If you think one of your children's primary teeth is ready, clean your hands first with soap and water. Then using a clean tissue, you should be able to easily wiggle the tooth with little tension. Grasp the tooth with the tissue and give it a little horizontal twist to pop it out. If that doesn't work, wait a day or two before trying again. If it does come out, be sure you have some clean gauze handy in case of bleeding from the empty socket.
Normally, nature takes its course from this point. But be on the lookout for abnormal signs like fragments of the tooth left behind in the socket (not to be mistaken for the top of the permanent tooth coming in). You should also look for redness, swelling or complaints of pain the following day—signs of possible infection. If you see anything like this, make a prompt appointment so we can take a look. Losing a primary tooth is a signpost pointing the way from childhood to adulthood (not to mention a windfall for kids under their pillows). You can help make it a smooth transition—no forward pass required.
If you would like more information about caring for primary teeth, please contact us or schedule a consultation. To learn more, read the Dear Doctor magazine articles “Importance of Baby Teeth” and “Losing a Baby Tooth.”
If you live an average lifespan, you'll spend more than 200,000 hours in blissful slumber. It's not a waste, though: You absolutely need this much sleep to maintain optimum physical and mental health. That's why the National Sleep Foundation recognizes each March as Sleep Awareness Month to highlight the obstacles to a good night's sleep. One such obstacle is obstructive sleep apnea (OSA)—and if you have it, we may be able to help you reduce the harm it may be causing you.
OSA is the blockage of the airway during sleep, usually when the tongue relaxes against the back of the throat. As the oxygen level falls, the brain arouses the sleeper to restore airflow. This only takes a few seconds before the person slips back into sleep, but it can occur several times an hour.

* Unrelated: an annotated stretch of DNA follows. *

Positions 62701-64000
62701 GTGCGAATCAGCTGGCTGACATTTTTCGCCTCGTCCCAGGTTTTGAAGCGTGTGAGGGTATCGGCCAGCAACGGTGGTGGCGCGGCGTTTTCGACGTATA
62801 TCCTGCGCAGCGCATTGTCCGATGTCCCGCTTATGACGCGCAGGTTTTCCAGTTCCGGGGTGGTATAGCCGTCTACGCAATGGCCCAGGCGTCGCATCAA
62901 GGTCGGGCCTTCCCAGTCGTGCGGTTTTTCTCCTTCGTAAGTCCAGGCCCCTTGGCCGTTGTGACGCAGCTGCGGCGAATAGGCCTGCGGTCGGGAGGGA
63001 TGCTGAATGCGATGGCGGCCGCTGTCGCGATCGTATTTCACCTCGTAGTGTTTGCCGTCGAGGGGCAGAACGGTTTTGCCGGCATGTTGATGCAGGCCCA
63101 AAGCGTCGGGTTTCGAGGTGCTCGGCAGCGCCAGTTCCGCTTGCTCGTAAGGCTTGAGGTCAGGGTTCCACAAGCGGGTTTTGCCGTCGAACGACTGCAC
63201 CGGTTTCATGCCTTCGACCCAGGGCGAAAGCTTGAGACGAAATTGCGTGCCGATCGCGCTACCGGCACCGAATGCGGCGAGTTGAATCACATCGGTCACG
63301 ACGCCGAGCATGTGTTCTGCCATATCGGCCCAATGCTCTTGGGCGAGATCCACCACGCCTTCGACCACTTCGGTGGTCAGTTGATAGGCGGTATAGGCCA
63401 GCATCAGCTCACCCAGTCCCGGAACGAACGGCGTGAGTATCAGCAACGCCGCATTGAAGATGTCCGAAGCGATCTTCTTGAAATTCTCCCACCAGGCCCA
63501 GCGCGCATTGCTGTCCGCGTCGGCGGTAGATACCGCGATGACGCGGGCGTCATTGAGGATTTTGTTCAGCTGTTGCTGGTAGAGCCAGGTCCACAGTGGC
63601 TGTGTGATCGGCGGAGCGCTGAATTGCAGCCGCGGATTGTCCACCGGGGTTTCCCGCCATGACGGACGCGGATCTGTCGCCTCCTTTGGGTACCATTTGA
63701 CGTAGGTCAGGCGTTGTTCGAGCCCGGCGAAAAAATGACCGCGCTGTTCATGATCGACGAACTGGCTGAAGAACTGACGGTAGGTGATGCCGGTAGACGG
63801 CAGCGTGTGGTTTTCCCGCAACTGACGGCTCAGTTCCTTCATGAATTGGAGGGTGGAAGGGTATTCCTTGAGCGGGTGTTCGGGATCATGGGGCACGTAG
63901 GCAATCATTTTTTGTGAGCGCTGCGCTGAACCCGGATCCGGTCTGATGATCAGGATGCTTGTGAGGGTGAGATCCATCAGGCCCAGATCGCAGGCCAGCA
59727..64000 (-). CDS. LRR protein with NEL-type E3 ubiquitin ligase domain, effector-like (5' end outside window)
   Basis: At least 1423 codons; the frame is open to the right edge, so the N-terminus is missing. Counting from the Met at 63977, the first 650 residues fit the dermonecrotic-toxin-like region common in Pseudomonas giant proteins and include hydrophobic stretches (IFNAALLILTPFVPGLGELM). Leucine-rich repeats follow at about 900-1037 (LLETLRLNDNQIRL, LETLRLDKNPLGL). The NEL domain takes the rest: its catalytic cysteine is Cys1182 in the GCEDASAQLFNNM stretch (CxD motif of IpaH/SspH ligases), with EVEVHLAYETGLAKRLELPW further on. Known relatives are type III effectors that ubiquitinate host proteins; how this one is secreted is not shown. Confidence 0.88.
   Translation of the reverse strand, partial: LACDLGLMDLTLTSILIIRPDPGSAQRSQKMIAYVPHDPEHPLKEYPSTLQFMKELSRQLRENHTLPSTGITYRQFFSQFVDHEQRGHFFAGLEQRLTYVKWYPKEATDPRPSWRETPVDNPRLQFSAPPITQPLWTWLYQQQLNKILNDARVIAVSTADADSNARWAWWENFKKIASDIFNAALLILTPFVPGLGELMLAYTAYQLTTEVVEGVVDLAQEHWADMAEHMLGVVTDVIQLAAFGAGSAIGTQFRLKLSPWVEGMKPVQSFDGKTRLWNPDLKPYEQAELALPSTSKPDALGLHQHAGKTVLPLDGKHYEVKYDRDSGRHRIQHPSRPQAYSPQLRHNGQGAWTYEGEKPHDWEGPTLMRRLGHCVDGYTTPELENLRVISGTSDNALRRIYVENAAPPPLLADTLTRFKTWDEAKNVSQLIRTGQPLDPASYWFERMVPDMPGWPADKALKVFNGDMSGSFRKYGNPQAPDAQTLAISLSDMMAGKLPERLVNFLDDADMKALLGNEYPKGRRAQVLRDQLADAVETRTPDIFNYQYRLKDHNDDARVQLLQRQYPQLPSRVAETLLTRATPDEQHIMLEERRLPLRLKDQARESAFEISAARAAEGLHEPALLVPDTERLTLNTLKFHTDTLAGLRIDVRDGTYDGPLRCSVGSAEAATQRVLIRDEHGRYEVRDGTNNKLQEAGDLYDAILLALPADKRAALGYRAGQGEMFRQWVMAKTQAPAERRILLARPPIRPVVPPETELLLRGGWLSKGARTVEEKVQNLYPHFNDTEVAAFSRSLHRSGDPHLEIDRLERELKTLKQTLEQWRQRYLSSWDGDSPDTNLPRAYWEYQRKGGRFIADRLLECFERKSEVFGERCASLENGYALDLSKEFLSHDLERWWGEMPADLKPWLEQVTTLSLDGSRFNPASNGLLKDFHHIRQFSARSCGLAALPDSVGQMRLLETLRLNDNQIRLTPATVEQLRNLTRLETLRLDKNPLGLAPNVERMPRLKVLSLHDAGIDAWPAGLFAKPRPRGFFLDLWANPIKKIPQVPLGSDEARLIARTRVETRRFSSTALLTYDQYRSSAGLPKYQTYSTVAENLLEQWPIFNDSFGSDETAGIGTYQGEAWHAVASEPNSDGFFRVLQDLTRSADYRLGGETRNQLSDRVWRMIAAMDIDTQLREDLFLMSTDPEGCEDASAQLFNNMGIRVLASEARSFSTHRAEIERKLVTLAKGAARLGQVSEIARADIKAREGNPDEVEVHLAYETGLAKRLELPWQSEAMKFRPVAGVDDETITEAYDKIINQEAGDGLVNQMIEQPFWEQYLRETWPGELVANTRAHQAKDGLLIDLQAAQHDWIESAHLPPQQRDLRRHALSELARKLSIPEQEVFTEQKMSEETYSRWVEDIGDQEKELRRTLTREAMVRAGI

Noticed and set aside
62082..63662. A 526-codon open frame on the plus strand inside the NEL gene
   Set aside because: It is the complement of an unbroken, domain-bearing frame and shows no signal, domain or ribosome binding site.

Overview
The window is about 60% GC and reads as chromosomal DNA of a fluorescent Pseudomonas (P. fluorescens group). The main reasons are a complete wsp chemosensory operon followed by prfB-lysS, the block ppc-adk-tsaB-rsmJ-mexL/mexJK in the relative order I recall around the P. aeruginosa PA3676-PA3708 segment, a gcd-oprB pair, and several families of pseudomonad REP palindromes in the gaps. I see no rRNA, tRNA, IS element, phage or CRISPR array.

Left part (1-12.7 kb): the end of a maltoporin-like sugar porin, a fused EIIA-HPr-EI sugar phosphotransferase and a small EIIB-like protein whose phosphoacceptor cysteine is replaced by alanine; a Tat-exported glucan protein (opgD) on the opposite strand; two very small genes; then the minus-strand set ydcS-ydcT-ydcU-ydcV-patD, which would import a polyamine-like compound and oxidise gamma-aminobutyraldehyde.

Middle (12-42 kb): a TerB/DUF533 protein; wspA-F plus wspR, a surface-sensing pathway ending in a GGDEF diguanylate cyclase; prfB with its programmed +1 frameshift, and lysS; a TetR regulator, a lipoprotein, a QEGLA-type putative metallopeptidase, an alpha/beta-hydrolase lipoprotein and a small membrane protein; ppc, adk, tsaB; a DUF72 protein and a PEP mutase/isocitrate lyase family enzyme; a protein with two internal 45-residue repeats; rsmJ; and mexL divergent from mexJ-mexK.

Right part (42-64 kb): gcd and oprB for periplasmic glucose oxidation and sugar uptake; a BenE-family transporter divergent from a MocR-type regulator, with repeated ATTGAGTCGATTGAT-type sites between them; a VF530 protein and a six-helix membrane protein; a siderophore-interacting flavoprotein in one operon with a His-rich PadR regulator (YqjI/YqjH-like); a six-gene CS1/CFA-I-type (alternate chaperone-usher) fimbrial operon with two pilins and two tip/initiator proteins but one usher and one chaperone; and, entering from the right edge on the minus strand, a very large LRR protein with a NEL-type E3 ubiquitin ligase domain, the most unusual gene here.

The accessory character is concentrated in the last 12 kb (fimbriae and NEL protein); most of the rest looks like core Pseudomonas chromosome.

As this scenario repeats itself night after night, the person becomes deprived of the deeper stages of sleep they need to stay healthy. The long-term effect can even be life-threatening: Besides chronic fatigue and “brain fog,” there's also an increased risk of high blood pressure, disease or other serious health conditions.
But there are ways to reduce chronic OSA, the most common being a therapy known as continuous positive airway pressure (CPAP). A CPAP machine, prescribed by a medical doctor, consists of a small pump that streams pressurized air into the mouth through a hose and facemask; the increased air pressure in the mouth helps keep the airway open. It's a proven method, but not always a favorite with some patients who find it uncomfortable and restrictive to wear every night.
If you're in that camp regarding CPAP therapy, an alternative may be possible: oral appliance therapy (OAT), which dentists can provide. Worn in the mouth during sleep, this custom-fitted mouthguard-like appliance repositions the tongue so that it doesn't block the airway. There is a variety of mechanisms, but most involve a hinge that positions the lower jaw forward, which in turn pulls the tongue away from the back of the throat.
These less invasive OAT devices may be an alternative to CPAP therapy for people who have mild to moderate OSA and find CPAP machines difficult to use. If you've been diagnosed with OSA and CPAP therapy hasn't been a good fit for you, speak with us about an OAT device. It could help you overcome this common disorder and get the deep sleep you need for a healthy mind and body.
If you would like more information about a dental approach to obstructive sleep apnea, please contact us or schedule a consultation. To learn more, read the Dear Doctor magazine article “Sleep Disorders & Dentistry.”